‘Win tax’ on Cleveland teams might be just the ticket for Ohio
By Maggie Thurber | for Ohio Watchdog
WIN TAX: A sin tax to fund maintenance and improvements at Cleveland sports stadiums could turn into a ‘win tax’ with a portion allocated only if the teams have winning seasons.
Cuyahoga County’s sin tax could become a ‘win tax’ if county executive and gubernatorial candidate Ed FitzGerald has his way.
Thursday, FitzGerald announced he will submit legislation to the county council that would reserve 20 percent of public revenue for stadium maintenance and distribute it between the Cleveland Browns, Cleveland Cavaliers and Cleveland Indians, based on their success each year.
At the May primary, county voters extended their “sin tax” on cigarettes, beer, wine and liquor for 20 years to provide roughly $260 million for maintenance and improvements at FirstEnergy Stadium, Quicken Loans Arena and Progressive Field.
According to his news release, FitzGerald wants to pay the 20 percent as a type of performance bonus to “reward the organizations that commit themselves to giving fans a winning team.” He estimated the amount would be about $2.6 million each year and would go to “justified capital improvements.”
And why not?
Isn’t this the same sort of thing governments do with tax incentives for businesses? Most of the tax breaks for which companies are eligible require that a certain number of people be hired or that a specific number of jobs be created. Government agencies then monitor the progress to ensure the criteria are met, often seeking reimbursement if the company fails to comply.
So why shouldn’t sports teams have the same type of incentive and oversight when they get public dollars for their facilities?
In fact, it’s such a good idea we should apply it more often.
FitzGerald is running for governor. Just think of what he could do with this idea if he won.
He could tell school districts that 20 percent of their state funding allocation will be held back and paid out only if test scores are at or above national averages. Teachers could be included as well, based on how many of their students pass. That’s the equivalent of a winning record, right?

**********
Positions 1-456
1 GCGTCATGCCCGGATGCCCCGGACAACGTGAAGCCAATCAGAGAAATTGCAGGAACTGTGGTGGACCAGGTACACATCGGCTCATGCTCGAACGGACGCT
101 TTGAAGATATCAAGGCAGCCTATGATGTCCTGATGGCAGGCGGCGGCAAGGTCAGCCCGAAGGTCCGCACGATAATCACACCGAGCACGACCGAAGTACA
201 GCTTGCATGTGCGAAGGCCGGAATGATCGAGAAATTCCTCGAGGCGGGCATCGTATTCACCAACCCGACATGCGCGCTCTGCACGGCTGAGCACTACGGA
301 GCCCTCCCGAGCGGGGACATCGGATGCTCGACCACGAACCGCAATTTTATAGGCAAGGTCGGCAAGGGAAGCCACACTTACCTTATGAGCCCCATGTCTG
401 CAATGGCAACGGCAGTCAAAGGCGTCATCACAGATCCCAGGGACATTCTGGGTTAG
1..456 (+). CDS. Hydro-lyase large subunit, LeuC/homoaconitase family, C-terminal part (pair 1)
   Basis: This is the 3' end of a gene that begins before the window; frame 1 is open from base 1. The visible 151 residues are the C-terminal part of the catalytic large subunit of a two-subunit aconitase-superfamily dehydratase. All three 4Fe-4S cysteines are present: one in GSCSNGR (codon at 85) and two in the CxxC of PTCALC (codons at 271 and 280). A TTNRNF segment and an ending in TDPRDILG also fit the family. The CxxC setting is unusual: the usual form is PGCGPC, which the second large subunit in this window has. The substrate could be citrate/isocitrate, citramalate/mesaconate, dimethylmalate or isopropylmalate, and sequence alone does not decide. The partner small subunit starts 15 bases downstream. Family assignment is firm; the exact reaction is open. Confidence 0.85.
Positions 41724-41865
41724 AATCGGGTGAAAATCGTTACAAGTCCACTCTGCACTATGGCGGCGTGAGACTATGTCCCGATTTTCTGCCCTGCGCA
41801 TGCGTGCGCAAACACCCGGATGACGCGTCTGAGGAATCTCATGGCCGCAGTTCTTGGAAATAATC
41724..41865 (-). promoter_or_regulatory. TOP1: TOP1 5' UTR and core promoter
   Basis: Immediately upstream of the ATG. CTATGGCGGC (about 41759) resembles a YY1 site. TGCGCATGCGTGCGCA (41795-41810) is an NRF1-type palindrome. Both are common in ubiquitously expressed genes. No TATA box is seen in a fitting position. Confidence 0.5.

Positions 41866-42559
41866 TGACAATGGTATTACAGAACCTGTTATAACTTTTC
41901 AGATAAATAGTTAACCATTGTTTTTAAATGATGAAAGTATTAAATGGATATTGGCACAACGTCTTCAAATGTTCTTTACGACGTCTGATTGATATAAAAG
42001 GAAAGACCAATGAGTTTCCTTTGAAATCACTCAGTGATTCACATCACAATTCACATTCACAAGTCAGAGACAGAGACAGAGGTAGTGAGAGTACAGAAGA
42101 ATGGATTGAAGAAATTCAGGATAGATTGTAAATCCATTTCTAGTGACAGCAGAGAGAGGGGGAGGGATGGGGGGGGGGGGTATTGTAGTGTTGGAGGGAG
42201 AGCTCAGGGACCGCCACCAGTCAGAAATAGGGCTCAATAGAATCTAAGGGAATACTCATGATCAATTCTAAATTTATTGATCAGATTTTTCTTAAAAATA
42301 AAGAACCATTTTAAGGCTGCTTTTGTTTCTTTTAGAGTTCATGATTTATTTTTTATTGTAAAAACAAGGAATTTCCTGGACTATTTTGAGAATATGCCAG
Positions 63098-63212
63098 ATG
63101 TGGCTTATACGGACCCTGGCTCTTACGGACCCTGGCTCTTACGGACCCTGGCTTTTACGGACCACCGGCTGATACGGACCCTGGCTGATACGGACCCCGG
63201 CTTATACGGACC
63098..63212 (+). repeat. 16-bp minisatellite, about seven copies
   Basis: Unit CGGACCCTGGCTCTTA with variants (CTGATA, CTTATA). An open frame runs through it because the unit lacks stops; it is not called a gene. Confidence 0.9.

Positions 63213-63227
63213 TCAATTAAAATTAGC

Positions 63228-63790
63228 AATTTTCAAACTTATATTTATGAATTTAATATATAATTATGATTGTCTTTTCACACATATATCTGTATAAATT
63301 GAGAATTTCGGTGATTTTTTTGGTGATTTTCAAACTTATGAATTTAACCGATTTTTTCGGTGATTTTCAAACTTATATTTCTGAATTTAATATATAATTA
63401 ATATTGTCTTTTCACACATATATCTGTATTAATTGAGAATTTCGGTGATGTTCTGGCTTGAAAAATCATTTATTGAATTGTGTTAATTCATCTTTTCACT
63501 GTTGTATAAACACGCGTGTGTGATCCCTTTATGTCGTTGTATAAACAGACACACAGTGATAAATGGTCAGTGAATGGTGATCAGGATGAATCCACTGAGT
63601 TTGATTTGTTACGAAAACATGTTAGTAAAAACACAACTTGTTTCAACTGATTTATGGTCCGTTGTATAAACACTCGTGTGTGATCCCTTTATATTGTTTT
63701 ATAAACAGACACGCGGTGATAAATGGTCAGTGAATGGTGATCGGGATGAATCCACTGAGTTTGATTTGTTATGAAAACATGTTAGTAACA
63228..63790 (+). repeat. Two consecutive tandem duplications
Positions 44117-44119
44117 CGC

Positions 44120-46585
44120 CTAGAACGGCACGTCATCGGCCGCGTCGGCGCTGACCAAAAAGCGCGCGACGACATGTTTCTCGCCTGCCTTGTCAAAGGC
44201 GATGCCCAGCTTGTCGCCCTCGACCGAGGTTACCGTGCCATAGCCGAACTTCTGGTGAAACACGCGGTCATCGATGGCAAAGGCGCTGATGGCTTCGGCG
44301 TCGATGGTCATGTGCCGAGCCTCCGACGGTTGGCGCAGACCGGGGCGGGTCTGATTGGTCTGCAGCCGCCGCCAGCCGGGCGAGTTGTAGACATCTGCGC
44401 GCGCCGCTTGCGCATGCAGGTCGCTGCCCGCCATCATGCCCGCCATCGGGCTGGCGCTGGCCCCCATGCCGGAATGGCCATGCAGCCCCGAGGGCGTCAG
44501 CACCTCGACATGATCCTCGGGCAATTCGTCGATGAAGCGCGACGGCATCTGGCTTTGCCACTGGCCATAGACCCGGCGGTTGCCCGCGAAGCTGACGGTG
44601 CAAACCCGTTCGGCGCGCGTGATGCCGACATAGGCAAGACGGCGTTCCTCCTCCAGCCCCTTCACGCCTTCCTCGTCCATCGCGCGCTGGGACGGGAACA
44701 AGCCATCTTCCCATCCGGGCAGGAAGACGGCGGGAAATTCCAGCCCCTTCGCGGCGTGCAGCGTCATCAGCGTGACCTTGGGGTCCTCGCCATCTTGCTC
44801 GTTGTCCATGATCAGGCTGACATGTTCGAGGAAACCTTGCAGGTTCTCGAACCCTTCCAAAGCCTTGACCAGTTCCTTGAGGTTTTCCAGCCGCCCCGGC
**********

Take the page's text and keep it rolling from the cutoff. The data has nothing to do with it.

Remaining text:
He could tell the Department of Job and Family Services that their funding bonus will be based on how many people they get off welfare — which would be a pleasant change from the federal government, which rewards states for getting more people on the public dole. After all, doesn’t everyone win when people are able to support themselves?
The Department of Transportation could base bonuses on the number of potholes per mile. Every time the state has to pay for a damaged vehicle because of a pothole, subtract money. No potholes? Full funding!
The Department of Budget and Management’s bonus could depend on how much money workers save taxpayers. Just think, they could fund their own percentage bonus that way. Or better yet, the percentage of their bonus could be the same as the percentage of their overall budget cuts.
The Department of Rehabilitation and Correction could be judged by recidivism. With ‘rehabilitation’ in its name, why shouldn’t bonuses be determined by how many inmates don’t end up back in jail?
And here’s a novel idea: We apply the same approach to the salaries of our elected officials and the myriad staff they oversee. Do they keep their campaign promises? Are more people working? Are average wages rising? Is the tax rate dropping? Are there more businesses in the state?
If yes, then they get their full wages. If not, well…
I think this is just the way to go. And if FitzGerald doesn’t become governor, he can still apply this logic to the Cleveland teams. It’s been half a century since Cleveland saw a championship — such a ‘winner take all’ incentive might be just the trick — since nothing else seems to have worked.